A Nairobi-based businesswoman, who was accused of killing her husband, was on Wednesday acquitted by the High Court after the prosecution failed to prove the case against her.
Justice Dora Chepkwony set free Ms Amina Shiraz and rule that none of the evidence given by the 18 prosecution witnesses linked the suspect to the death of her husband Jimmy Baburum.
“The prosecution must prove its case beyond any reasonable doubt,” said Justice Chepkwony in her ruling.
Justice Chepkwony noted that two key prosecution witnesses each recorded three statements on different dates which gave different versions on the circumstances of the death of the victim.
She said that it was difficult to discern which of the statements bore the truth while noting that oral evidence by the two witnesses also differed with what was on their written statements.
“The two prosecution witnesses were the only ones, who had evidence to connect the accused, however from the evidence, doubts have arisen on what is the truthful version,” said Justice Chepkwony.
Justice Chepkwony further said that apart from the two witnesses, none of the remaining witnesses gave evidence to point out that the accused caused the death of the deceased as some never even visited the scene.
She further said that there was no evidence on the mobile phone data given in court showing that the accused had any intention to commit murder.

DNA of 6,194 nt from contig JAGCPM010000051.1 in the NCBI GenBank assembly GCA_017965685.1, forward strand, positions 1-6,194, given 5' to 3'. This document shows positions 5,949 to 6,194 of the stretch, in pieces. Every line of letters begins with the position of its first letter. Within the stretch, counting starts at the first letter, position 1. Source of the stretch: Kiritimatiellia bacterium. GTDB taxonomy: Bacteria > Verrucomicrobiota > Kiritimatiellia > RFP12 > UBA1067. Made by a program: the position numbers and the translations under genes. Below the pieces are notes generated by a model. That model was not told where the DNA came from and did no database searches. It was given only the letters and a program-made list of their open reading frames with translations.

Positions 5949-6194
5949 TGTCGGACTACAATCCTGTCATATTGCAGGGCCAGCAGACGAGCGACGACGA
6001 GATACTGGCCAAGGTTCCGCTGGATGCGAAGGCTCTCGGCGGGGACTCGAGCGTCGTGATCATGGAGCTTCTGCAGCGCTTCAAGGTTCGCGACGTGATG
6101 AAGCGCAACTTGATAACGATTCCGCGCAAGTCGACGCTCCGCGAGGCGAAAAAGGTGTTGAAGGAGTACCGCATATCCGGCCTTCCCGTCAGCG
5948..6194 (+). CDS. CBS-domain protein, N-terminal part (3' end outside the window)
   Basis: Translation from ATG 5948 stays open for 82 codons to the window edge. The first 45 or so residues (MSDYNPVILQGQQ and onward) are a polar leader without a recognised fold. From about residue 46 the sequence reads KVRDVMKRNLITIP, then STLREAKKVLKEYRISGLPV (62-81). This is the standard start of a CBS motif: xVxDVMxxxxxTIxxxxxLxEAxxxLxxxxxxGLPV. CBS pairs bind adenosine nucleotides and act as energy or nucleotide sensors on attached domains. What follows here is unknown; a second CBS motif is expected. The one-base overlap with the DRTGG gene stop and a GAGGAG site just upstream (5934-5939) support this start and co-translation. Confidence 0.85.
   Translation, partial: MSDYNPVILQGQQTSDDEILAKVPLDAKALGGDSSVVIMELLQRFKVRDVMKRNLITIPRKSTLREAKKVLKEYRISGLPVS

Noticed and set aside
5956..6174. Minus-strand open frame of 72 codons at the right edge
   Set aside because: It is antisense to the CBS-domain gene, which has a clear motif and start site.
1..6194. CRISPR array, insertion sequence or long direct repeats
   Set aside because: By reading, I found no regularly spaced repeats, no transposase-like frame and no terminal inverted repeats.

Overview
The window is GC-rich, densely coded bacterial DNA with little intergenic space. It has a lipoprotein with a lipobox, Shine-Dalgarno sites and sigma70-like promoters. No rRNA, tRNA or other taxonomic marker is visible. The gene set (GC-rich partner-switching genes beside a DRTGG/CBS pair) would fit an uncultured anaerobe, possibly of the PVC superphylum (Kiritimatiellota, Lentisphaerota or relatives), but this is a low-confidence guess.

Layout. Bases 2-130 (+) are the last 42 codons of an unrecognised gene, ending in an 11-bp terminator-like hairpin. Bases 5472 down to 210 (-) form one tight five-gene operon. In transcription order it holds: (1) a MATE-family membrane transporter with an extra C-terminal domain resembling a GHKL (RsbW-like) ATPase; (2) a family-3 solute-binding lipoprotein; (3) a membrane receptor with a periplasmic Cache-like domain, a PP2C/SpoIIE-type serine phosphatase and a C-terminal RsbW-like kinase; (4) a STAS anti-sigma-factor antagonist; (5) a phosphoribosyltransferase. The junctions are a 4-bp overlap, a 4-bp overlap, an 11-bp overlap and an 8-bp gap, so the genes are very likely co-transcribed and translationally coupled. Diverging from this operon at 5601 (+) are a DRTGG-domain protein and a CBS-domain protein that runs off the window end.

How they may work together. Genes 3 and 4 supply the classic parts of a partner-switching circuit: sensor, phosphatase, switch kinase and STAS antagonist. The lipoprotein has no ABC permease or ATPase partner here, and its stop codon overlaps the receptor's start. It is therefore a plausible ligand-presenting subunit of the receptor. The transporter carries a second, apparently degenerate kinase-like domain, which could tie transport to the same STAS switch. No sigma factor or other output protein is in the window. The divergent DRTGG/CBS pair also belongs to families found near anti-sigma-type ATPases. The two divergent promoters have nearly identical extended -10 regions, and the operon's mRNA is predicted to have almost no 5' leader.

Ms Shiraz had been charged with the murder of her husband Baburum. Baburam, a weapons expert who supplied the Kenya Defence Forces with ammunition and related hardware, was found dead in a swimming pool at the luxurious Medina Palms Resort in Watamu on July 26, 2015.
She was accused of colluding with Jacob Schmalzle, an American. An arrest warrant was issued against Mr Schmalzle, but he was never seized.
In her submissions on no case to answer, Ms Shiraz told the court that her father in-law was the driving force behind her prosecution.
Through her lawyers Senior Counsel Ahmednasir Abdullahi and Jared Magolo, Ms Shiraz told the court that her father-in-law Jagathram Baburum was desperate to have her thrown in prison so that he can benefit from the deceased estate.
Ms Shiraz told Justice Chepkwony that although the impression created by her father-in-law was to find justice for his son, according to the evidence given, he was motivated by human greed.
“The case is not about the death of the son (to find who killed him) it is a fight over the fortunes of the deceased property,” Mr Abdullahi said in court.
Senior Assistant Director of Public Prosecutions Vincent Monda saidthat the prosecution had made out a prima facie case against Ms Shiraz.
Mr Monda said evidences given by prosecution witnesses were cogent, credible and reliable contrary to submissions by the defence lawyer.
“We disagree with the assertion that the witness (an eye witness) was coached to come and tell lies to the court,” said Mr Monda.